Nos. 89-2441, 89-2899 and 89-2900.
Submitted November 15, 1993.
Decided April 6, 1994. Rehearing and Suggestion for Rehearing En Banc Denied June 7, 1994.
G. Flint Taylor, John L. Stainthorp, Peoples Law Office, Chicago, IL, for Stephen Buckley.
Charles E. Hervas, James G. Sotos, Michael W. Condon, Hervas, Sotos Condon, Itasca, IL, Steve A. Schwarm, Asst. Atty. Gen., Topeka, KS, James R. Schirott, Phillip A. Luetkehans, Schirott Luetkehans, Itasca, IL, for J. Michael Fitzsimmons.
Charles E. Hervas, James G. Sotos, Michael W. Condon, Hervas, Sotos Condon, Itasca, IL, Steve A. Schwarm, Asst. Atty. Gen., Topeka, KS, James R. Schirott, Phillip A. Luetkehans, Schirott Luetkehans, Itasca, IL, for Thomas Knight, Patrick King, James E. Ryan and Robert Kilander.
Charles E. Hervas, James G. Sotos, Michael W. Condon, Hervas, Sotos Condon, Itasca, IL, Mary P. Wetting, Office of the Attorney General, Topeka, KS, James R. Schirott, Schirott Luetkehans, Itasca, IL, for County of DuPage.
Appeal from the United States District Court for the Northern District of Illinois.
Before FAIRCHILD, WOOD, Jr., and EASTERBROOK, Circuit Judges.
EASTERBROOK, Circuit Judge.
The Supreme Court returned this case to us with these instructions:
In his complaint, petitioner also charged that the prosecutors violated his rights under the Due Process Clause through extraction of statements implicating him by coercing two witnesses and paying them money. App. 9-11, 19. The precise contours of these claims are unclear, and they were not addressed below; we leave them to be passed on in the first instance by the Court of Appeals on remand.
___ U.S. ___-___, 113 S.Ct. 2606, 2619, 125 L.Ed.2d 209 (1993). The Court also remanded more generally "for further proceedings consistent with this opinion." Ibid. The Supreme Court's opinion, and two prior opinions of this court, 919 F.2d 1230 (1990), 952 F.2d 965 (1992), permit us to turn to the legal issues without recapitulating the facts and history of the litigation.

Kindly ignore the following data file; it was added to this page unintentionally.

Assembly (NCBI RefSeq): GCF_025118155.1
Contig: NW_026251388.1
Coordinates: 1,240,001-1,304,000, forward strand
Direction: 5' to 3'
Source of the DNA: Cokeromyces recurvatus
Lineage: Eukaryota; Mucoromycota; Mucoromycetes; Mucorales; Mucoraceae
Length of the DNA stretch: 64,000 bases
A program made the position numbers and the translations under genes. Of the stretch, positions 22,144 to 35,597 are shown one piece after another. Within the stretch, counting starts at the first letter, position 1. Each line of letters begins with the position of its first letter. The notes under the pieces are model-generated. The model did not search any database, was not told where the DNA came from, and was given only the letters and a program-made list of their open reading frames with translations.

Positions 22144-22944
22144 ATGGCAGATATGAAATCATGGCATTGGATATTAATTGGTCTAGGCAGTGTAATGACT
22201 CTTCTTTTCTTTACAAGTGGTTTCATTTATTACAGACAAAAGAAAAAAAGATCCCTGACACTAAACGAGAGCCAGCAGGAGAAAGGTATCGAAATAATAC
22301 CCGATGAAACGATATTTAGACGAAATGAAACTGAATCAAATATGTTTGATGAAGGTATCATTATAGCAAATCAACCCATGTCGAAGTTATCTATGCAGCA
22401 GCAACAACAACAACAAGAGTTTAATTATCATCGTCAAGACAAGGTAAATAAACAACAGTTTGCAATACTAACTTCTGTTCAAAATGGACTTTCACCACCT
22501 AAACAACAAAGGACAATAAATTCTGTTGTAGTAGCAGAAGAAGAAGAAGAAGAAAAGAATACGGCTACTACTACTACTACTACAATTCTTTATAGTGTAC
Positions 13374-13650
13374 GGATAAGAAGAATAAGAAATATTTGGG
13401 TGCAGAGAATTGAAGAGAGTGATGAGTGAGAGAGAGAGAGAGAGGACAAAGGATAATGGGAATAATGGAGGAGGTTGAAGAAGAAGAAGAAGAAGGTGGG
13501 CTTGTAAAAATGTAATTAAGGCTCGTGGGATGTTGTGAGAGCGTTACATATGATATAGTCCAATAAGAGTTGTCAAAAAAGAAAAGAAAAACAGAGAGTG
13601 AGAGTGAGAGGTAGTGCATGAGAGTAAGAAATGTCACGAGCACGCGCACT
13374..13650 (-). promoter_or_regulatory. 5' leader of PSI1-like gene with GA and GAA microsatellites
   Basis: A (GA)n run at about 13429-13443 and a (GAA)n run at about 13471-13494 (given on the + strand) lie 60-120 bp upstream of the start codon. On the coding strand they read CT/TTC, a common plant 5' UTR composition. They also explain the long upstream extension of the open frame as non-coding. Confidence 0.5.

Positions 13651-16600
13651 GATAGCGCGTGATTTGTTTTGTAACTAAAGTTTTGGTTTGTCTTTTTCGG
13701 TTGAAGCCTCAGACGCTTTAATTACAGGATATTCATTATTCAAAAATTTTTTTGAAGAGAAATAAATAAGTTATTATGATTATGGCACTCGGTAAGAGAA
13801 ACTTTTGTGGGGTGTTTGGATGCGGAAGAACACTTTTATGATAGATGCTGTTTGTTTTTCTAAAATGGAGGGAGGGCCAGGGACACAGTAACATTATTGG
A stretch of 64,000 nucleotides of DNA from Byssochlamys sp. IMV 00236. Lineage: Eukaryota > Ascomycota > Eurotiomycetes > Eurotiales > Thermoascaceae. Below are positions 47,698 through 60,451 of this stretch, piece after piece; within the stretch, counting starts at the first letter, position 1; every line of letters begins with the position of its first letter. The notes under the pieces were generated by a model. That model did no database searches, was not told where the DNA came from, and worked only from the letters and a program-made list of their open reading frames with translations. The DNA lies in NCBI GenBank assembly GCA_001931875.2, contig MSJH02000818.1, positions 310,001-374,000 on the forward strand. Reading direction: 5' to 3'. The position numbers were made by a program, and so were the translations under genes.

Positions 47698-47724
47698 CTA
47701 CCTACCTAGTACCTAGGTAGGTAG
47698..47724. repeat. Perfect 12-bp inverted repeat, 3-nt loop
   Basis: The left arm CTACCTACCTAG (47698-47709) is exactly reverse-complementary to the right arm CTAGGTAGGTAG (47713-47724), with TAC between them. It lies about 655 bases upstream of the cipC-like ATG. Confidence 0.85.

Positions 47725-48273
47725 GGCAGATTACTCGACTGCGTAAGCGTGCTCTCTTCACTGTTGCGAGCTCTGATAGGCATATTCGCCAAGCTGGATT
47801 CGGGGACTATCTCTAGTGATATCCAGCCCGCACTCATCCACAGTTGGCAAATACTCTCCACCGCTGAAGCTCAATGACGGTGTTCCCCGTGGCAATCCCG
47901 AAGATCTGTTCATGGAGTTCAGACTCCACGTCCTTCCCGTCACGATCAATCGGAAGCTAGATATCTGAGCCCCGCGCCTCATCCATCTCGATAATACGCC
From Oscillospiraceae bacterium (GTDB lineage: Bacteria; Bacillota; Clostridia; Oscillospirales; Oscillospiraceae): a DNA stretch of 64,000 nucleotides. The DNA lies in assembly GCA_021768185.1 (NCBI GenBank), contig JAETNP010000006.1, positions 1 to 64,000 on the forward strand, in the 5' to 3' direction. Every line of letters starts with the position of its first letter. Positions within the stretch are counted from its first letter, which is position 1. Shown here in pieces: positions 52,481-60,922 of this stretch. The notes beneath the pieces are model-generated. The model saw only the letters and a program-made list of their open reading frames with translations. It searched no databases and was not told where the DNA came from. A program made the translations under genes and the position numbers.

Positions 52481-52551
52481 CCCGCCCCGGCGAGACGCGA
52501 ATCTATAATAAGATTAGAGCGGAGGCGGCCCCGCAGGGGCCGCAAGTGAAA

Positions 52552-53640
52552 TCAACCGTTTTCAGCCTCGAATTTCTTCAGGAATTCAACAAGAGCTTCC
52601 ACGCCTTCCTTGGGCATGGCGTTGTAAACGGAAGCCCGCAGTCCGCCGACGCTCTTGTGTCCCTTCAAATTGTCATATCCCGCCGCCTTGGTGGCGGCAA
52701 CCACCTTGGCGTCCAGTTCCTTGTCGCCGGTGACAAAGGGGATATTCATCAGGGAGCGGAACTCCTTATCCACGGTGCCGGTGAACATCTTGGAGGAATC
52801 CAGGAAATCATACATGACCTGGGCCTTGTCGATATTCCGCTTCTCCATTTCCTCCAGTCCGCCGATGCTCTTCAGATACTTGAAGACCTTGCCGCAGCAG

Circuit Rule 54 requires the parties to file statements of position following remands from the Supreme Court. Buckley's statement did not mention the issue that Court instructed us to address; instead he asked us to remand the case for trial without further ado. Such a remand would be inappropriate, however, not only because of the Court's instructions but also because the defendants have yet to answer the complaint, and defenses other than absolute immunity remain to be considered. Defendants' claim of absolute immunity took precedence. Both this court and the Supreme Court assumed that defendants violated the Constitution and asked whether they were functioning as prosecutors in a criminal case, and thus immune, at the time of the acts. See ___ U.S. at ___, ___ n. 5, 113 S.Ct. at 2609, 2616 n. 5. Other issues now come to the fore. Are the defendants entitled to qualified immunity given the state of the law when they acted? Answering this question may require the court to determine whether the complaint states a claim on which relief may be granted. Siegert v. Gilley, 500 U.S. 226, 111 S.Ct. 1789, 114 L.Ed.2d 277 (1991); Triad Associates, Inc. v. Robinson, 10 F.3d 492 (7th Cir. 1993). Justice Scalia stated that many of the claims "are probably not actionable under § 1983, and so may be dismissed at the pleading stage without regard to immunity". ___ U.S. at ___, 113 S.Ct. at 2620 (concurring opinion, particularly discussing the false evidence claim). Justice Kennedy, writing for himself and three others, implied agreement. Id. ___ U.S. at ___, 113 S.Ct. at 2622 ("[I]t appears that the only constitutional violations these actions are alleged to have caused occurred within the judicial process."). Such expressions by a majority of the Supreme Court made it inappropriate to remand for trial without any decision on the legal sufficiency of the complaint and the scope of qualified immunity. We therefore called for new briefs:
The parties . . . should spell out the legal foundation for the claim the Supreme Court mentioned. Moreover, because the defendants may be entitled to qualified immunity on the two claims on which the Supreme Court held that they lack absolute immunity (the bootprint and press conference claims), and because opinions filed by several Justices question the legal sufficiency of these two claims, Siegert suggests that the parties should address the legal bases of these two contentions and the possibility of qualified immunity.
Briefs and replies have been received.